The Atlantic's Week in Culture
A roundup of our recent writing on arts and entertainment
Serena Williams Is the Greatest—Vann R. Newkirk on how the player’s record-tying championship at Wimbledon means as much for the world outside of tennis as it does for the sport itself.
One Secret Ingredient of Great B-Movies—Lenika Cruz analyzes how so-bad-they’re-good cult films The Room, Birdemic, and Samurai Cop all feature the same thing: American small talk written by foreign filmmakers.
How the CIA Hoodwinked Hollywood—Nicholas Schou reveals how the agency has wooed filmmakers, producers, and actors in order to present a rosy portrait of its operations to the American public.
Hey, Look, the New Ghostbusters Didn’t Kill Ghostbusters—Megan Garber discusses how films aren’t, and have never been, a zero-sum game.
The Bleak Cynicism of Mr. Robot—Sophie Gilbert describes how USA’s acclaimed series about a mentally ill hacker indicts everyone in season two—including its audience.
UnREAL’s Surprisingly Sober Look at Violence—Megan Garber considers how the Lifetime drama, having explored gender and race, trained its focus on abuse and assault in its most recent episode.
Make It or Break It Is Pre-Olympics Gold—Megan Garber revisits the soap opera, which, in more detail than news coverage ever could, explores the human dramas on balance in elite gymnastics.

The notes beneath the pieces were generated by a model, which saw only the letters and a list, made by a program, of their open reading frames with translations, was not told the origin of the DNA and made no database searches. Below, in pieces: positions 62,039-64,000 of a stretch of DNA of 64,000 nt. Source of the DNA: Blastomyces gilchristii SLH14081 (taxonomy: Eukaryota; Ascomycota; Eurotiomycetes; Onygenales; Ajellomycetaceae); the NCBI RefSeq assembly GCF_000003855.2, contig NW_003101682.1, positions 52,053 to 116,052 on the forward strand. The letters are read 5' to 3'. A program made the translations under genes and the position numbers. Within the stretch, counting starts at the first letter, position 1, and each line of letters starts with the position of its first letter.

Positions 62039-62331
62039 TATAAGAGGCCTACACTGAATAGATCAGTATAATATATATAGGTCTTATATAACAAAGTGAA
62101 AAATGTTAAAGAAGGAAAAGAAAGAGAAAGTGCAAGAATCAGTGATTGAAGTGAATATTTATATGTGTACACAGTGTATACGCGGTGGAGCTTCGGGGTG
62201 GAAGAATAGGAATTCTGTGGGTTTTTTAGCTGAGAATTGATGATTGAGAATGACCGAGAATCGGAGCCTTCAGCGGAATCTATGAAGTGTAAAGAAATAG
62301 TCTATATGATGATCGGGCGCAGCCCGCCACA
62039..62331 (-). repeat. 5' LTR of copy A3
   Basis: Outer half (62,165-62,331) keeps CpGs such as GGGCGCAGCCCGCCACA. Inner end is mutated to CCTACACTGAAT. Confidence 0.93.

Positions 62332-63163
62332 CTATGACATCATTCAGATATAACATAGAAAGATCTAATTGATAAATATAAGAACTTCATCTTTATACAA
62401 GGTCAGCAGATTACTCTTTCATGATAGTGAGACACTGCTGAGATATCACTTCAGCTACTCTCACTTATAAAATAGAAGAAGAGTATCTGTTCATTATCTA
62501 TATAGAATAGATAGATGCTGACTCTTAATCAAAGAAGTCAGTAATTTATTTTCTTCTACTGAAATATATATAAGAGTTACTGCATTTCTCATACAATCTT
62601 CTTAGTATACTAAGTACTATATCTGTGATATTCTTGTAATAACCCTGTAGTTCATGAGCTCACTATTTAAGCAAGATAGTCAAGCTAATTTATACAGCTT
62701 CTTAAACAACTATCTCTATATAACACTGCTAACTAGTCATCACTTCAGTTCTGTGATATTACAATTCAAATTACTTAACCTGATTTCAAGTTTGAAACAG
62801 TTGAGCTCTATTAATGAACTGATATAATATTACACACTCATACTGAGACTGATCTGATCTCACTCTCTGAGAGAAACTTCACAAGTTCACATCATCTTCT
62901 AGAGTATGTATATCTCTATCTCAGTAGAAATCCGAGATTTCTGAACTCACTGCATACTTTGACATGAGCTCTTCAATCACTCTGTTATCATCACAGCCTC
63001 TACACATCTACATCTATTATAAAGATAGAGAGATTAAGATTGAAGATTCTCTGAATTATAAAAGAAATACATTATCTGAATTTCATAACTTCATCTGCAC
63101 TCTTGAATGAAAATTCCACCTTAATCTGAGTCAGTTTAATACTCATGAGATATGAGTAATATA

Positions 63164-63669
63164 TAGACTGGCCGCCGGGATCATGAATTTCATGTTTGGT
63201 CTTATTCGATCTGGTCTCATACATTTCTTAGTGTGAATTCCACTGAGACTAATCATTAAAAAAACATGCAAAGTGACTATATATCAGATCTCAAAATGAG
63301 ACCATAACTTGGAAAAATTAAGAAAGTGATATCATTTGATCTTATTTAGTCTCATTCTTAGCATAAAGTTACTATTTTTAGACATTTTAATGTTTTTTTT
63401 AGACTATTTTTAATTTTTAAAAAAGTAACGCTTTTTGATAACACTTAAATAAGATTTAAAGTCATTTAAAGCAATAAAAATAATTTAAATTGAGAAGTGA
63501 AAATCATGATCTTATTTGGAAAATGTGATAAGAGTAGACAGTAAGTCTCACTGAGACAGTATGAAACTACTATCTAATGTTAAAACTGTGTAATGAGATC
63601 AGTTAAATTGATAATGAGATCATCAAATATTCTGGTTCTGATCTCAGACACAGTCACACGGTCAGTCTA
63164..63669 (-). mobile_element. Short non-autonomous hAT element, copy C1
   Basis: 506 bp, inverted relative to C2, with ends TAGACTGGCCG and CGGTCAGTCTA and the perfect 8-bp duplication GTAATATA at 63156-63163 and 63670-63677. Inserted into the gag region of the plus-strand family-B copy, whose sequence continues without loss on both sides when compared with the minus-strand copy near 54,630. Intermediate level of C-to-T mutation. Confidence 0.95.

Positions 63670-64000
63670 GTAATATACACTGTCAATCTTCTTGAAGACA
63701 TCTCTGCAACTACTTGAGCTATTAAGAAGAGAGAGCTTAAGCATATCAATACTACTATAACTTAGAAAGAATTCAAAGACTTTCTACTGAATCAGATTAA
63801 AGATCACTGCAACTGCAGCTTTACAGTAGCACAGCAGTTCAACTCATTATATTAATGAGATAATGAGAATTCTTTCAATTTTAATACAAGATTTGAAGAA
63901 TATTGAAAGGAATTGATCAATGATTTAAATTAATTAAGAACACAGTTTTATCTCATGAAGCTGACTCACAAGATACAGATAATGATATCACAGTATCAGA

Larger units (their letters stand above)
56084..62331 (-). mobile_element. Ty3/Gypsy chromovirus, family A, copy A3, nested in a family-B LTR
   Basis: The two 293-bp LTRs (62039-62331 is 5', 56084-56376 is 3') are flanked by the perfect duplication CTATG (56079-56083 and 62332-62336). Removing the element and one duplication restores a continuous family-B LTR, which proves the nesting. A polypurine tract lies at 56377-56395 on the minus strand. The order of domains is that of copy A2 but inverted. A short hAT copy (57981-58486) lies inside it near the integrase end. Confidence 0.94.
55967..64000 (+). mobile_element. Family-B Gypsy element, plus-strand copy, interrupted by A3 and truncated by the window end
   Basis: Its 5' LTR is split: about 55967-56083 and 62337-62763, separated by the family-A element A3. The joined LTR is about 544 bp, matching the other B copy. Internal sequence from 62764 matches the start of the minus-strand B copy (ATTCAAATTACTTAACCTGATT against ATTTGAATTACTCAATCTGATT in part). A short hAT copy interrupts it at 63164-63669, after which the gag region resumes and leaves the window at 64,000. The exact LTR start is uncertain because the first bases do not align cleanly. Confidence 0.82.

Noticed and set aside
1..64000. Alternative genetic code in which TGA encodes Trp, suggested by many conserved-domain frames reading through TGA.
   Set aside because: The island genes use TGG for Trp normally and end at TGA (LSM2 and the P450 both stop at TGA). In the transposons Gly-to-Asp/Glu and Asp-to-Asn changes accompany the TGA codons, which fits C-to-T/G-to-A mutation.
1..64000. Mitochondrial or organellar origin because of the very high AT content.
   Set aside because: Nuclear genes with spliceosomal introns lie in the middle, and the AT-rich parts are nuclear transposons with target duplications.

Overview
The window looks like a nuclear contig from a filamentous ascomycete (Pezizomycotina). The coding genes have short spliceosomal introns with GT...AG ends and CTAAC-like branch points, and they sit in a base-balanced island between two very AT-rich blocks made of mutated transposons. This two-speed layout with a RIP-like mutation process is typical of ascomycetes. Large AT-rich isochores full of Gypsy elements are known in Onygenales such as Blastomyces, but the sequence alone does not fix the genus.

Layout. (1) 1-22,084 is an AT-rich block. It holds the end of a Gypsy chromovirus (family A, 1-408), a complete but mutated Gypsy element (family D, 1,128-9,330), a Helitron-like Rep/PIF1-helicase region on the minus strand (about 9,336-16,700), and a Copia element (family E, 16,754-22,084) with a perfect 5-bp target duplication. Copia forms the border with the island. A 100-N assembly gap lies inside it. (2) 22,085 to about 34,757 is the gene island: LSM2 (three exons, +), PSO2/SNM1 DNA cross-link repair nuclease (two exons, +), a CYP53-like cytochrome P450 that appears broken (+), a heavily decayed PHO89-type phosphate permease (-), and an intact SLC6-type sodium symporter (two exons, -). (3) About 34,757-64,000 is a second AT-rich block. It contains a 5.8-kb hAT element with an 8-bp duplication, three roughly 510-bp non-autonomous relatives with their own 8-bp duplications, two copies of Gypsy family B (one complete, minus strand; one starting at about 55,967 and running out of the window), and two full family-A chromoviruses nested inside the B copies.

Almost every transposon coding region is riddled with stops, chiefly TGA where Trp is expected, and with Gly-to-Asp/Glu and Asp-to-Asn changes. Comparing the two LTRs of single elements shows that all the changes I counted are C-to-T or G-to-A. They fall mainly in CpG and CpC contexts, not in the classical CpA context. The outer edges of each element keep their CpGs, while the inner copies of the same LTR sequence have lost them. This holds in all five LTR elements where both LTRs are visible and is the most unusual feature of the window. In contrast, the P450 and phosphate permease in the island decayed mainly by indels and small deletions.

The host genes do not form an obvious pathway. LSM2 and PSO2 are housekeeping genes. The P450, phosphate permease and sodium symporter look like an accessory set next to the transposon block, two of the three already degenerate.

Breakouts, Snubs, and Stars in the 2016 Emmy Nominations—Lenika Cruz recaps how the Television Academy was kind to Mr. Robot, Game of Thrones, The Americans, and The People v. O.J. Simpson, but less so to Orange Is the New Black.
Bagpipes: A Rock-and-Roll History—Sheila Liming explores the history of how the instrument has played a cacophonous—and subtly political—role in popular music.
Katy vs. Britney: Can Either Redeem Pop in 2016?—Sophie Gilbert on two singles that dropped unexpectedly the same night.
Catching Pikachus at the Movies—Lenika Cruz catches up with how the Pokemon Go gaming craze is testing cultural venues that have already been grappling with the distracting effects of cell phones.
Lessons From a Kidnapping—Matthew Quirk reveals how he learned to pick locks and survive capture to make his latest thriller as authentic as possible, even though searching for authenticity led him back to fiction.
Burn It Down: How to Set a Fire and Why Makes Teenage Angst Literal—Aditi Sriram reviews Jesse Ball’s new novel, in which an angry young narrator adds to the pantheon of tortured but brilliant protagonists.
Jennifer Aniston Body-Shames the Tabloids—Megan Garber explores how the actor and marketer has had enough with gossip rags wondering whether she’s pregnant.
In With the New at the 2016 MLB All-Star Game—Robert O’Connell notes how, with some the sport’s biggest stars now gone, a seemingly inexhaustible wave of young talent has come to take their place.